I think I saw it mentioned in this thread before. A noirish dystopian sci-fi book about a man called Takeshi Kovachs who lives in a world where people can transfer their conciousness into different bodies, which they call sleeves. Kovachs is a criminal on one of Earth's distant colonies, which is only reachable by transferring a conciousness through a network of so called needlecasts. These allow people to travel between worlds as ships still take years to travel. Kovachs is brought to earth by a Meth, a high class ruling elite who are practically immortal, to solve the murder of this Meth and the subsequent memory loss brought on from having to use a backup conciousness from 48 hours earlier.
The book does an excellent job at describing a dystopian world in which technology has led to an even greater shift in class struggles and showcasts all the technologies which make the transfer of the conciousness possible, although not in hard sci-fi style (if you were expecting this). It is certainly a good read and the story is fun but I felt that some plot elements were overly forced and just predictable. It also tries to tie up all loose strings which it actually does do but not in the best of ways. Still I recommend the book for anyone who likes a good sci-fi book.
A very notorious book that many have probably read because of the cultural impact it has and still makes and or because it was in a school's curriculum. For those who have not read it an are interested in reading it I highly recommend it. It describes the life of a regular guy within a totalitarian three class system and the impact that it has on him and the people who live in this society. Of course the book ventures further than that but to keep it simple it deals with telling a story of a arrested society and what happens to people who step out of line.
Orwell's writing is very, very good. I mostly interpreted the book as a thought experiment of what if a totalitarian society managed to get a complete grasp upon mankind and make sure that no change within the structure of society could ever happen. With clear inspirations of both the Communist and Nazi regimes. It was impressive for it's time to project such a future and it still tells a relevant story today, but most of all it makes a damn good dystopian sci-fi book. I would definitely put this on the list of must reads for anyone who likes a good story about a regular person, his dreams and the suppression of all-powerful state taken to the extreme.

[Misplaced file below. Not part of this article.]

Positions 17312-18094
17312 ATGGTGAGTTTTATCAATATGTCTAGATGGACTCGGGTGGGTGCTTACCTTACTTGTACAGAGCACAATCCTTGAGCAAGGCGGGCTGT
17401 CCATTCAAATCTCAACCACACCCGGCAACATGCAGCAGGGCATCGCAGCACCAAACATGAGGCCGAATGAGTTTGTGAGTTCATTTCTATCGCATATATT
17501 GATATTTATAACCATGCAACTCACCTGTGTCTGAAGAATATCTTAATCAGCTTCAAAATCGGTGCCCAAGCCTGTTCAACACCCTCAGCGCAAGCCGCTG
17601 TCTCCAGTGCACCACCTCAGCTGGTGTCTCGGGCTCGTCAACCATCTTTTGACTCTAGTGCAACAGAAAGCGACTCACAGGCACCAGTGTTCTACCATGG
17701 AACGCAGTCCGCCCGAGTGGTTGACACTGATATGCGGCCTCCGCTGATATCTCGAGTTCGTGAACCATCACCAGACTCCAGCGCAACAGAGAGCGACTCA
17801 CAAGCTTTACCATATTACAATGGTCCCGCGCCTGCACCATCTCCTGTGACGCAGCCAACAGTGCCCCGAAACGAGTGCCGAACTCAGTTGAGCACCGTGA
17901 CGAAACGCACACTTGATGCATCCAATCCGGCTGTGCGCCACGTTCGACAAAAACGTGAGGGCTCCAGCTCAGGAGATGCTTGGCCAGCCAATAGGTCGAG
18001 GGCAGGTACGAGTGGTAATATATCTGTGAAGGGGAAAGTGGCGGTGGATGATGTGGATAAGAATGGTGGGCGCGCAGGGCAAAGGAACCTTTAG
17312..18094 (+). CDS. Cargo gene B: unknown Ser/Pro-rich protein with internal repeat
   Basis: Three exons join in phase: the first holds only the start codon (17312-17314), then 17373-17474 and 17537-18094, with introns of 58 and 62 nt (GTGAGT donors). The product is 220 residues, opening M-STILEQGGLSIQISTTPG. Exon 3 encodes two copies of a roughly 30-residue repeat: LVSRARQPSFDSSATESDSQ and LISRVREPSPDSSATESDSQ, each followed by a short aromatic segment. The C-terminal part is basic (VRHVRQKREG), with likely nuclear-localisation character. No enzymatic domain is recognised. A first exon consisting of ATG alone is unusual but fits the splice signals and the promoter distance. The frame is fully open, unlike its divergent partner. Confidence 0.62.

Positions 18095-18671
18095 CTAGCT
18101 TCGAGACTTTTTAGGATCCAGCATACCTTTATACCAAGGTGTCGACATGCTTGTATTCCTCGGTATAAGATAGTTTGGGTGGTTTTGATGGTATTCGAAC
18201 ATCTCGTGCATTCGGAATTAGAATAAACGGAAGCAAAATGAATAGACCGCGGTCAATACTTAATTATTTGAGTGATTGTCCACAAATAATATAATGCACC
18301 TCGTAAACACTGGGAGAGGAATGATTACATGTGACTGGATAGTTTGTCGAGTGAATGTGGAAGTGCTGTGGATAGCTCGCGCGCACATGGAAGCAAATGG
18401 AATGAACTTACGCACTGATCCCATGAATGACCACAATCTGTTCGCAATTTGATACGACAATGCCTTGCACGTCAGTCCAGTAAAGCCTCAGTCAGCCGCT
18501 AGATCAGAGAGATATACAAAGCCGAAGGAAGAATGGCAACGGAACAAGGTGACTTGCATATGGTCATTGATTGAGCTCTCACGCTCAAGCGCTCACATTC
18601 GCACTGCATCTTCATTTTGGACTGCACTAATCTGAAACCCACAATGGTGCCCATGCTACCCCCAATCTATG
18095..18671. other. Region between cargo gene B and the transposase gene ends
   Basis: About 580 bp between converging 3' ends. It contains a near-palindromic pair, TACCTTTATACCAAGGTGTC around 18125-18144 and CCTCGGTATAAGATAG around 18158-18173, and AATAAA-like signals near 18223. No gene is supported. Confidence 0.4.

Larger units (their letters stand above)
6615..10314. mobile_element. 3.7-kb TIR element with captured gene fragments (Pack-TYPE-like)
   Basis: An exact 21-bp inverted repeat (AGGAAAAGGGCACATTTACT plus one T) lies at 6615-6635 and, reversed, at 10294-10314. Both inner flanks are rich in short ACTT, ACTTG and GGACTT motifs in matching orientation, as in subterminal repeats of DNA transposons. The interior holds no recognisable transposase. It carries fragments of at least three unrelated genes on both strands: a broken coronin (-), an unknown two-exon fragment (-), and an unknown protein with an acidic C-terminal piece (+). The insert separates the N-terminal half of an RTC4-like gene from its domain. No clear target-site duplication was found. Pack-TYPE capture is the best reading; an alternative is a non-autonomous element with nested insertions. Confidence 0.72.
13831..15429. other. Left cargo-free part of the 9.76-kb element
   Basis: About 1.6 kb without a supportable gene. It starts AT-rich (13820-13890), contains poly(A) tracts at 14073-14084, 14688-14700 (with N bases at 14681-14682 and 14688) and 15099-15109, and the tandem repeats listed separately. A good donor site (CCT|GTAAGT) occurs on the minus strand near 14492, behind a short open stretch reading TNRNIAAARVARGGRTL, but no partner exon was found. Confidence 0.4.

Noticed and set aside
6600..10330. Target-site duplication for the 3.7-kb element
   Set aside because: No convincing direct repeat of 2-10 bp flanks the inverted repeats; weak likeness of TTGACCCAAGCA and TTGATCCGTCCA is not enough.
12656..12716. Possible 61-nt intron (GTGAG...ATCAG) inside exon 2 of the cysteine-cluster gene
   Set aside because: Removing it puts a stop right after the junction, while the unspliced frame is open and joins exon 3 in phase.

Next book which I'm reading: A Scanner Darkly
texas rules of civil procedure.
The end is absolutely brilliant tho and i really didnt see the whole conspiracy coming.
Also finished the man in the high castle and was amused.
Reminded me of a book i read, and forgot the title off, last year where in the middle of WW2 there is a alien invasion with the aliens siding on the Nazi side. Funny stuff altho not very well written.
Think ill read the rest of Philiph K. Dick next (tmintht was my first).
Finished Hannibal Rising, Red Dragon. Now onto The Silence of The Lambs.
I also read A Small Colonial War, which I think someone here might have mentioned already? It was good! Though, the names of all the characters took a bit of mental chewing to digest and track throughout the story. It also appears to be the first of three featuring the unit/commander, so I'm going to track down the other two.
Recent acquisitions: Cryptonomicon, Spook Country, Virtual Light, Idoru, All Tomorrow's Parties, Zero History and Saturn's Children.
Neal Stephenson, William Gibson and Charles Stross. The lot of them are now parked waiting in the Kindle.
Re-reading the original necroscope series
Harry keogh is a boss